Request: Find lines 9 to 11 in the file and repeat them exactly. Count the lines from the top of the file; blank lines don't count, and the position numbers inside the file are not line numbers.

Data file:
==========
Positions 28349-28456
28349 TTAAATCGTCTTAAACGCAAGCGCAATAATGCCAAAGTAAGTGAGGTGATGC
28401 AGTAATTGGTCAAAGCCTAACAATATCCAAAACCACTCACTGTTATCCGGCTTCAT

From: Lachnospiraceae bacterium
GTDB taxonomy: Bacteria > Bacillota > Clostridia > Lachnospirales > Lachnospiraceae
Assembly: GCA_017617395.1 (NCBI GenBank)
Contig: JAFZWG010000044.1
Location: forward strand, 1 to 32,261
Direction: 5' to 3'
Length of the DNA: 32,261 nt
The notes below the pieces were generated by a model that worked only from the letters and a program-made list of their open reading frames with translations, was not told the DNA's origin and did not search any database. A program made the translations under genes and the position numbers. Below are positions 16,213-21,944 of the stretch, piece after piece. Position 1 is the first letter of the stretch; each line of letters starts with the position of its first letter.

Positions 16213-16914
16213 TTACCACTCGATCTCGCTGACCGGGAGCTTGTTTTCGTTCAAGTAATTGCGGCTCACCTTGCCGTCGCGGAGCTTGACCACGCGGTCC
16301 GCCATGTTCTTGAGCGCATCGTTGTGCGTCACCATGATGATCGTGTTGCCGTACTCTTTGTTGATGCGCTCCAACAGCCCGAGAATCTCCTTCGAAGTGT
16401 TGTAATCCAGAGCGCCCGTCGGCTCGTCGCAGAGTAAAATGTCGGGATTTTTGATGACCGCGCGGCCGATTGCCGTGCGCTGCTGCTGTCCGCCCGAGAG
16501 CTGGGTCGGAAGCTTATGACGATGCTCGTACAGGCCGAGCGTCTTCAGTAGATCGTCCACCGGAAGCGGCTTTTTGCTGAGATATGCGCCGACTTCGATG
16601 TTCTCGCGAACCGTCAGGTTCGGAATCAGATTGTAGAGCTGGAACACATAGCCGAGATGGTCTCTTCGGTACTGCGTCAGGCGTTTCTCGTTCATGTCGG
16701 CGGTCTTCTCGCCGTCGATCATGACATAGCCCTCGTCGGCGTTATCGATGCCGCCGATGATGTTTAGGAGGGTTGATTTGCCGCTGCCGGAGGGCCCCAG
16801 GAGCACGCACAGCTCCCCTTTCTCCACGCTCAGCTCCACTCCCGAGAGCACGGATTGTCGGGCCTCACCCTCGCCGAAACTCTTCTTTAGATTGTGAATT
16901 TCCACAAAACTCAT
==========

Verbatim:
Direction: 5' to 3'
Length of the DNA: 32,261 nt
The notes below the pieces were generated by a model that worked only from the letters and a program-made list of their open reading frames with translations, was not told the DNA's origin and did not search any database. A program made the translations under genes and the position numbers. Below are positions 16,213-21,944 of the stretch, piece after piece. Position 1 is the first letter of the stretch; each line of letters starts with the position of its first letter.